Inspired by Hyperallergic’s Weekend Required Reading, this list with excerpts is of reading that I’ve found helpful in the past week. The links are live, but I’ve also made .pdfs of everything:
How it Feels
Seeking Community: Memories of ‘The Poetry Project’
In light of what happened on November 8th in America, I think a conversation about community is important for many reasons, not the least being the rather utopian idea that there is someplace you can go where you feel safe. I came to the project because I knew that I would meet poets there and I did. But I didn’t necessarily always feel welcome in the late 1970s and early ‘80s, which is one reason why I have no nostalgia for that time.
I’m sure they voted. And maybe they campaigned and canvassed and volunteered. And maybe they were genuinely disappointed by the results of the election. But they have the luxury to not really give a fuck 12 hours later—to discuss the election results with the same glib curiosity and intrigue they’d discuss sabermetrics or James Harden’s true shooting percentage—because this election doesn’t change much for them. It’s not a sweeping referendum on their status as full citizens. It’s not confirmation that their country would rather choose a self-sabotaging white supremacy than witness you make even a modicum of progress.
Things to Keep in Mind
Things Laura Learned
Remember: They will do whatever the fuck they want because they can.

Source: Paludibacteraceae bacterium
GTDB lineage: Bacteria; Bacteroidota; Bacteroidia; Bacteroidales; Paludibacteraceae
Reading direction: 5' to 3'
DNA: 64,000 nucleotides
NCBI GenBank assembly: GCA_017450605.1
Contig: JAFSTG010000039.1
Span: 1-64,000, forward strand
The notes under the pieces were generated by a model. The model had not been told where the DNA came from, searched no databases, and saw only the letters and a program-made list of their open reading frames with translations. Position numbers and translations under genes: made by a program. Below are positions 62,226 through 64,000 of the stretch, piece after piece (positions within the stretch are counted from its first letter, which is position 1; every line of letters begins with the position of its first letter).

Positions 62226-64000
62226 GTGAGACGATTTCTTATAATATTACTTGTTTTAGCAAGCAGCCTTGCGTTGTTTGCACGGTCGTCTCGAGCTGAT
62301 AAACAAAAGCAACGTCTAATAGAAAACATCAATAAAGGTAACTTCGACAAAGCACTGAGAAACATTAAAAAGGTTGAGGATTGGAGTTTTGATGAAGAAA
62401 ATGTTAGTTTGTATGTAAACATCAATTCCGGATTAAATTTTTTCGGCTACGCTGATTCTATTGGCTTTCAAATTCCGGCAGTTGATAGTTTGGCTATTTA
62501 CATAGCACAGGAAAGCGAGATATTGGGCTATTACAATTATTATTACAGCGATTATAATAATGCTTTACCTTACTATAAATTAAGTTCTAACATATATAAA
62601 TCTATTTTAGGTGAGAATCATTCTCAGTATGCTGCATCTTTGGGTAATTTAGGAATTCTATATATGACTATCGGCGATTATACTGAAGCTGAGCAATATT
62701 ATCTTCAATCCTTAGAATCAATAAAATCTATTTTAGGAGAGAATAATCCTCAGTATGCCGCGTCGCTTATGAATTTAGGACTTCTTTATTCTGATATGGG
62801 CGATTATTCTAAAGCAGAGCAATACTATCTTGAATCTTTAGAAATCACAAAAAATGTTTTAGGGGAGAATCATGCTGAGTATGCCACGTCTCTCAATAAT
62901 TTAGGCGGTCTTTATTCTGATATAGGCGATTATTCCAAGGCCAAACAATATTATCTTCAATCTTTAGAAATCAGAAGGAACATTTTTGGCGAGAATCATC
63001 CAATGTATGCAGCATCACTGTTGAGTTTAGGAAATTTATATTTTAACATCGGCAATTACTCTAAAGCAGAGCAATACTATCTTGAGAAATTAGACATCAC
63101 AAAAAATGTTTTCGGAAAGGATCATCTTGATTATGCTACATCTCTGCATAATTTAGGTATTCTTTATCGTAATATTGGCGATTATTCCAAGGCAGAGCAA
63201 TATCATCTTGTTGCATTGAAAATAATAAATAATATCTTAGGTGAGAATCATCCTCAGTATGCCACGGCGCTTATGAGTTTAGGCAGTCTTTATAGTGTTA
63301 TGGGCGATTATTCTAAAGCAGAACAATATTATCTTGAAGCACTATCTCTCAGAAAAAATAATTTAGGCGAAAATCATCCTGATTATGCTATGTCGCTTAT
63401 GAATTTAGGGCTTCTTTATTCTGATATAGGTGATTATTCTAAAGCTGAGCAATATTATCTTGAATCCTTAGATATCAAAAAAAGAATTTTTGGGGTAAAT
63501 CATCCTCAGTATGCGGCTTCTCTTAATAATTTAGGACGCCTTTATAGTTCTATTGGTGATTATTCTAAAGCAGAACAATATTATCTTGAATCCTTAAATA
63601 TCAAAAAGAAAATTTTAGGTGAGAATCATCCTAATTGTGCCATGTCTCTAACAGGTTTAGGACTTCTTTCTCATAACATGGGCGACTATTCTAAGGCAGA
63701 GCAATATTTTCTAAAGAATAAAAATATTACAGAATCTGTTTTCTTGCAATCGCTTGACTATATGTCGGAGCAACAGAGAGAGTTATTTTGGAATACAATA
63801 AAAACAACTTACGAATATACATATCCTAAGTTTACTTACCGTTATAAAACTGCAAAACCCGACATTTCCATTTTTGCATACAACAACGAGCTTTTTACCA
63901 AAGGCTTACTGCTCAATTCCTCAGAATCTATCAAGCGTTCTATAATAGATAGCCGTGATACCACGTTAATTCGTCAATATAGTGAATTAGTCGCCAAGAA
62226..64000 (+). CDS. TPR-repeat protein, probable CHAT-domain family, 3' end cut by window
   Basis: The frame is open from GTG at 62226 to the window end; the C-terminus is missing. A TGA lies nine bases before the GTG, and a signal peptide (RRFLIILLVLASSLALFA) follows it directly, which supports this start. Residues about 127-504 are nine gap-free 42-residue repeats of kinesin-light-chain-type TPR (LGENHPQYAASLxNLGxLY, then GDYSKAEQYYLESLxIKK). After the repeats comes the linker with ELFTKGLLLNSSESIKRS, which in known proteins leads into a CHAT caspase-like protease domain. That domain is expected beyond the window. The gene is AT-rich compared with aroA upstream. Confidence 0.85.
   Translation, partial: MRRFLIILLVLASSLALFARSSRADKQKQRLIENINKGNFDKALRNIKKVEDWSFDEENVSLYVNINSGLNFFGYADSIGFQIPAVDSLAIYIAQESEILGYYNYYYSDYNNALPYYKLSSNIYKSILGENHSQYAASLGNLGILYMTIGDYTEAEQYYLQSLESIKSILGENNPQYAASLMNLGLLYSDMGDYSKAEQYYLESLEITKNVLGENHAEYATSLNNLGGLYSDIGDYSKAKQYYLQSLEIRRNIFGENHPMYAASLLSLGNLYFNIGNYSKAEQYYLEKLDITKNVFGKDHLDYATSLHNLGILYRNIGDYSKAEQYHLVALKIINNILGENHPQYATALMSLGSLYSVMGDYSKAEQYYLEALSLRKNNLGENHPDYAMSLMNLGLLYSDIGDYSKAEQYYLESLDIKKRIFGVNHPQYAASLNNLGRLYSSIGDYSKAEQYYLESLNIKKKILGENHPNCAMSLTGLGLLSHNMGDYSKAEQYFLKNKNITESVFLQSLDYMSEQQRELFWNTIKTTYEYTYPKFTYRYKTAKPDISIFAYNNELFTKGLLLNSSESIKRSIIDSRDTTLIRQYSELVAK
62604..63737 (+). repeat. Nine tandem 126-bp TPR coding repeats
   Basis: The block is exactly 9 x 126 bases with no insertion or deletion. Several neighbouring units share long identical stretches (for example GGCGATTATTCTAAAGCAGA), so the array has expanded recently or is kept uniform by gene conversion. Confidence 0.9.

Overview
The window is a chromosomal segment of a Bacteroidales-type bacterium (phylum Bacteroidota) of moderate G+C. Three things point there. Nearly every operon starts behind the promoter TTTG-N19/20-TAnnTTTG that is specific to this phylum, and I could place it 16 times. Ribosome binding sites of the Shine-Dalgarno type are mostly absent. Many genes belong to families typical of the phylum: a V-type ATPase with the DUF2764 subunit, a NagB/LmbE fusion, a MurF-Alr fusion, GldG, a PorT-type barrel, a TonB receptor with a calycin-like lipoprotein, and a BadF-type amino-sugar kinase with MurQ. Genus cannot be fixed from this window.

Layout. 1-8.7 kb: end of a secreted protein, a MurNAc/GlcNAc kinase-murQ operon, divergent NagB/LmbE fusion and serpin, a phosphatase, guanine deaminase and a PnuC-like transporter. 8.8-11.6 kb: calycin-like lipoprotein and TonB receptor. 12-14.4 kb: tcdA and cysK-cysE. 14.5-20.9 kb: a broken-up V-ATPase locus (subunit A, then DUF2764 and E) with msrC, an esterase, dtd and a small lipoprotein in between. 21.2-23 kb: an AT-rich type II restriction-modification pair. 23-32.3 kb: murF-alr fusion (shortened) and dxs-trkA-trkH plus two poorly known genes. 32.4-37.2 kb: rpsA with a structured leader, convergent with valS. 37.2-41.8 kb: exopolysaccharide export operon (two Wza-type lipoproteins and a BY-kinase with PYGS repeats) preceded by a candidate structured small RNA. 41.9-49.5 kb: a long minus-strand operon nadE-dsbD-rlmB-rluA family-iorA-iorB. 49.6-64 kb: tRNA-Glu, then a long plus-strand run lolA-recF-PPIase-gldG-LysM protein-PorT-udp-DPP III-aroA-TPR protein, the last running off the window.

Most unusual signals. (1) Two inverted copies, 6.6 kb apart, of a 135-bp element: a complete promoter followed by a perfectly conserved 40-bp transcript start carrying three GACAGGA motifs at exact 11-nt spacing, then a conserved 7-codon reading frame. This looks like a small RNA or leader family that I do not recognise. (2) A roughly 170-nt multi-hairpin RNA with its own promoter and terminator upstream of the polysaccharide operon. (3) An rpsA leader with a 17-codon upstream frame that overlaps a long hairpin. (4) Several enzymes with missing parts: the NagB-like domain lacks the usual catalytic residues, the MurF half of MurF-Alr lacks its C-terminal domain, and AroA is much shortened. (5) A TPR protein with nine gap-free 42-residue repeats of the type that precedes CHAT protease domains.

Invite staffers on “field trips” and show them what it’s like in your communities. Show them the work you are doing. It works.
Things to Remember
Autocracy: Rules for Survival
Rule #1: Believe the autocrat.
Rule #2: Do not be taken in by small signs of normality.
Rule #3: Institutions will not save you.
Rule #4: Be outraged.
Rule #5: Don’t make compromises.
Rule #6: Remember the future.
Where, maybe, to Turn
Start to Process the Election at These NYC Cultural Spaces and Events
BUFU — a project dedicated to deconstructing the Black and Asian relationship, whose name stands for “by us, for us” — is teaming up with Yellow Jackets — a queer and intersectional “Yellow American collective” — to host this event. The focus is in three parts: “Process/ Mourn/ Activate.” Bring some food to share. More info here.
The National Immigration Law Center is dedicated to fighting for the rights of low-income immigrants through litigation, policy analysis and advocacy, and various other methods. Donate or learn how you can attend a local training here.